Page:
All week the snappers have been playing nice--a literal yellow brick road behind the boat and they eat every bait drifted back--and “Poof!”, the current completely stops. The chum bag hangs lifeless off the stern of the boat and no fish are visible.
My anglers look at me like I can “fix it”. It’s actually a big joke to call your local tackle shop and request they turn on the current. The fish that were up in your chum the day before are still in the area--remember, they still live there.
We definitely aren’t going to limit fast, but we can still catch enough for dinner. The main issue I see is due to the fact that the idea behind chumming is to centralize the fish into a position close to the surface so that we can present a bait to them. Well, no current allows our chum to simply sink and meander around into a large area, essentially scattering the fish.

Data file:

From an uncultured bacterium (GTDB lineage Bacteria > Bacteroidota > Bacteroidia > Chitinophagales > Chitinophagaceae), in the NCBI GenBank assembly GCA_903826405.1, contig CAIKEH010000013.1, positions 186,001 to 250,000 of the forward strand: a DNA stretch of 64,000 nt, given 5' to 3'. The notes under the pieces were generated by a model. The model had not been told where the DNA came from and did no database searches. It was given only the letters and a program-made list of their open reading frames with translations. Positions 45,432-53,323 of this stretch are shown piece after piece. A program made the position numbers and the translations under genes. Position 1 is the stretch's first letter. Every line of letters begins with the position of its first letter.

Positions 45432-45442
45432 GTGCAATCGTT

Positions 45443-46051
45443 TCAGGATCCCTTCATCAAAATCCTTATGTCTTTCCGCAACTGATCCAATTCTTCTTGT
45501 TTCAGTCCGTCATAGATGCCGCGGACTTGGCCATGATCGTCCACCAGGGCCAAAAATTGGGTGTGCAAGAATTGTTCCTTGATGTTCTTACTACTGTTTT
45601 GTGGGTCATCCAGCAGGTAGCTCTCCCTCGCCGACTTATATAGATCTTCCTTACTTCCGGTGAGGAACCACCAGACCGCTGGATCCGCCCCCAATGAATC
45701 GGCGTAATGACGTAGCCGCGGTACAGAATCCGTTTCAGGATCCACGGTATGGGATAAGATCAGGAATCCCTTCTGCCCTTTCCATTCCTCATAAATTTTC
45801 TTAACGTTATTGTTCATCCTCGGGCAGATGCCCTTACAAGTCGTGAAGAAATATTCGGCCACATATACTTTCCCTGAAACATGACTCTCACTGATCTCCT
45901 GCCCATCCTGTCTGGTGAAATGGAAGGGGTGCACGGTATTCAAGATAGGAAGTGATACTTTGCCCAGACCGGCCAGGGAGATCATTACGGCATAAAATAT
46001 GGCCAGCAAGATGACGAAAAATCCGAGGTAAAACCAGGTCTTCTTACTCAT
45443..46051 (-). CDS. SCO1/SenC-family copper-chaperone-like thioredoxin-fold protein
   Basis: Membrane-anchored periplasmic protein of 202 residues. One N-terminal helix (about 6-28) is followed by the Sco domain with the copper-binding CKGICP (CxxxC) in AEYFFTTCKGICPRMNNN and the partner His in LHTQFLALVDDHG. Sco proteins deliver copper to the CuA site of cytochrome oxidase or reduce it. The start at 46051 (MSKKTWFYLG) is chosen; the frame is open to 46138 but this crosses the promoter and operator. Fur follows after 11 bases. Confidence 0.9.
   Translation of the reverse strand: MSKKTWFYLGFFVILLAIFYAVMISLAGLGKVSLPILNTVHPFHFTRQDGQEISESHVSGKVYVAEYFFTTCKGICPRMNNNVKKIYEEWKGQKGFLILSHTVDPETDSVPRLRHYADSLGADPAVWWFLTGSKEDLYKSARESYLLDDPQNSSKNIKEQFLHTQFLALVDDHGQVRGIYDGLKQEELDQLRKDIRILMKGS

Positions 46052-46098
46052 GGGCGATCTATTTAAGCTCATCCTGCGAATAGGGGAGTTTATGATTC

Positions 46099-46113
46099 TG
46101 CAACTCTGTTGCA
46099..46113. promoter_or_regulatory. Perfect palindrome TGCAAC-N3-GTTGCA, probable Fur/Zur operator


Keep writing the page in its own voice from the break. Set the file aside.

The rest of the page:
The best way to set up on one of these days is to spend a bit of time driving your boat over the area you want to fish, locate the biggest concentrations of snappers on your bottom machine, and anchor right on top of them; or, if it’s possible, drift over them. I’ll lay off the chum, utilize longer than normal leaders, and as small a hook as we can get away with.
Live shrimp and small pinfish are typically the ticket to consistent bites. When dropping your rig down to the bottom, slow your drop by pinching the line as it comes off the spool to make the presentation as natural as possible.
In closing, don’t give up due to conditions; just lighten up your rigging, slow down your presentation while staying in contact with your bait, and you should still make it back to the dock needing a fillet knife.
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